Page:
Hello friends. There have been two themes to much of the feedback I have received so far regarding our foray into Oregon wines: 1) where is this 2008 vintage everyone keeps raving about; and 2) can we see more examples of Pinot that veer more towards Burgundy than, say, California.
Well, squeaky wheels, here’s your grease, in both 750s and in rarer 1.5L magnums (note: a few of you have specifically requested the 07 Laurene as well. It won’t be the focus of this offering, but I will include it at the bottom):
2008 Domaine Drouhin Oregon Pinot Noir Willamette Valley
This paragraph in our inaugural Oregon offering seems to have piqued some interest:
“By 1970, The Eyrie Vineyards was producing wine, but it wasn’t until 1980 that the landscape shifted seismically. That was the year that Robert Drouhin included the 1975 Eyrie Vineyards South Block Reserve Pinot Noir in a blind tasting against many of Maison Joseph Drouhin’s finest Burgundies. Finishing in first place: one of Drouhin’s 1959 Pinots; and in second, two-tenths of a point behind, was The Eyrie Vineyards. That event set in motion the eventual move by Drouhin to establish an Oregonian outpost, which they did with the establishment of Domaine Drouhin Oregon in 1987.”
The ‘80s have been eventful decades for the Drouhin family. In the 1880s, Joseph Drouhin founded Maison Joseph Drouhin in Beaune. One hundred years later, in 1987, the house expanded into Oregon.
Joseph’s grandson Robert was the true visionary when it came to Oregon. He first visited the area in 1961 and was intrigued by the potential of the marginal climate and gently rolling hillsides. The 1980 tasting mentioned above further cemented his interest in the region. And in 1986, Robert’s daughter Veronique (part of the fourth generation of Drouhins involved in wine) was graduating from the University of Dijon with her advanced enology degree. Rather than interning in Burgundy, she made the fateful decision to intern in Oregon, working the 1986 harvest with Adelsheim, Bethel Heights, and Eyrie.
While Veronique was at Adelsheim, Robert expressed to David Adelsheim that it might be interesting for his Maison to farm a piece of land in Oregon. Just a few months later, David alerted Robert to the availability of a 225-acre farm for sale that had been growing wheat and Christmas trees in the heart of the red jory soils of the Dundee Hills. The purchase was completed in 1987, and DDO was born.
Veronique never really left. She began DDO with the 1988 vintage, using purchased fruit and working out of Chehalem’s winery, and she has since produced every drop of wine that has come out of the Oregon Domaine. That first 1988 DDO Pinot prompted the following quote from UK critic Clive Coates: “Right from the beginning, one property seemed to be able to produce a wine which was purer, more cleanly fruity, and certainly more Burgundian than the others. It was, of course, Domaine Drouhin.”
The 1990s and 2000s have seen the establishment and maturity of much of the DDO vineyard holdings, and the wines have only grown stronger and stronger. The 2008 vintage was, by all accounts, a dream vintage. Some sample quotes from DDO regarding 2008: “Some years make you work very hard for what you get, others, like 2008, let you breathe a bit and appreciate how wonderful it is to make wine in Oregon.” “The fruit is hand-picked and brought to the winery in small totes for sorting (though virtually no sorting was required in 2008).”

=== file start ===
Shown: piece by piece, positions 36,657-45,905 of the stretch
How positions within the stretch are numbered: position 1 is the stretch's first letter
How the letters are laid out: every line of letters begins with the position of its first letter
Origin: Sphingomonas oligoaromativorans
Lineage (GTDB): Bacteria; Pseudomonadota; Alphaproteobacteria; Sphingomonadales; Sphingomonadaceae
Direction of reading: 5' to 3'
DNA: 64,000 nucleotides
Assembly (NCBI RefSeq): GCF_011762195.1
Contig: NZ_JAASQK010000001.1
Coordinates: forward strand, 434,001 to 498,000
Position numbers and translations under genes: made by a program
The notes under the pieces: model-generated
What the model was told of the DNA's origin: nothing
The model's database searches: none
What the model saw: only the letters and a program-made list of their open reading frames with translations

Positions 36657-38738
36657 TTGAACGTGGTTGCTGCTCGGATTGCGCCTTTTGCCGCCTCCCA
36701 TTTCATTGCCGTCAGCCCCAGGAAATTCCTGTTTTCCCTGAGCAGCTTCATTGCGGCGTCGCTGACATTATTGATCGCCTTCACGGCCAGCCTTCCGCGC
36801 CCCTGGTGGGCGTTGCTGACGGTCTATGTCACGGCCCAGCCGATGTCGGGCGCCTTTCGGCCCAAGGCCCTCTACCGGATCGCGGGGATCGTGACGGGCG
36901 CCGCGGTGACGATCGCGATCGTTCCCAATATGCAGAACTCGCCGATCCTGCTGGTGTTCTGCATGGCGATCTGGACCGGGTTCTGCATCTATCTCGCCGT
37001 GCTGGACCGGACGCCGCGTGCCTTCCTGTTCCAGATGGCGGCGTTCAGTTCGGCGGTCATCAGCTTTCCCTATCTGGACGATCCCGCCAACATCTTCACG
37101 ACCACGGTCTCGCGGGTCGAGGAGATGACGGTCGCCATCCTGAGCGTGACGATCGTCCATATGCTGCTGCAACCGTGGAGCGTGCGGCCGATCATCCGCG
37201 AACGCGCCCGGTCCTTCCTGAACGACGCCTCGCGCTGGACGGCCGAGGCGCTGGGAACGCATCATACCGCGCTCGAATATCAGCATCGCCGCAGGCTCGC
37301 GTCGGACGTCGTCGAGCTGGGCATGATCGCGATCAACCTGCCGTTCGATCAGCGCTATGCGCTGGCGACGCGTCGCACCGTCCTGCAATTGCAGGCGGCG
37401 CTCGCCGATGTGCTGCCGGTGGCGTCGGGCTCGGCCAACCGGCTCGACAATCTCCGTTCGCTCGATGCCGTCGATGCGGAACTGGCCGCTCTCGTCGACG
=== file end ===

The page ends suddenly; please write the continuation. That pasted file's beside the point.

This is the vintage where two different winemakers have repeated essentially the same quote to me: that a monkey could make good Oregon Pinot in 2008. But what about the top producers in a top vintage? Is there anything better?
The 08 is killer juice, one of those wines that’s fun for blind tastings, because half the group will be in the old world camp and half in the new. And in some ways, everyone will be right. This has immediate appeal on the nose, which is layered and complex. Black cherry and fig paste lead the way, but it’s the background saline/seaweed/umami notes that cause the double takes and the return to the glass over and over again. There is a fine sense of balance at work here, between savory and sweet, between fruity and earthy. It’s as fine-tuned as a Steinway, and brings as much aesthetic pleasure.
First come first served up to 12 bottles, and the wine should arrive at the warehouse in about a week, at which point it will be available for pickup or shipping during the autumn shipping window.
2008 Domaine Drouhin Oregon Pinot Noir Willamette Valley (1.5L)
For those of you looking for a fine centerpiece to a cellar or dinner party, or for those looking to hold these a little longer, we have a limited number of large format bottles.
Please limit order requests to 3 magnums, and we’ll do our best to fulfill all requests. The wine should arrive at the warehouse in about a week, at which point it will be available for pickup or shipping during the autumn shipping window.
2007 Domaine Drouhin Oregon Pinot Noir “Laurene”
Requests for this have come entirely from acolytes of Allen Meadows. Allen is the author of Burghound, he is a Pinot Noir savant, and he is a tough scorer (like Stephen Tanzer, it’s a good idea to apply about a 3pt curve when comparing his scores to other publications).
Laurene (a barrel selection of the best estate fruit, named after one of Veronique’s children) was the highest-scoring 2007 Oregon Pinot in Burghound:
Burghound (Allen Meadows): “($65); [REVIEW TEXT WITHHELD]. 93pts.”
Please limit order requests to 4 bottles, and we’ll do our best to fulfill all requests. The wine should arrive at the warehouse in about a week, at which point it will be available for pickup or shipping during the autumn shipping window.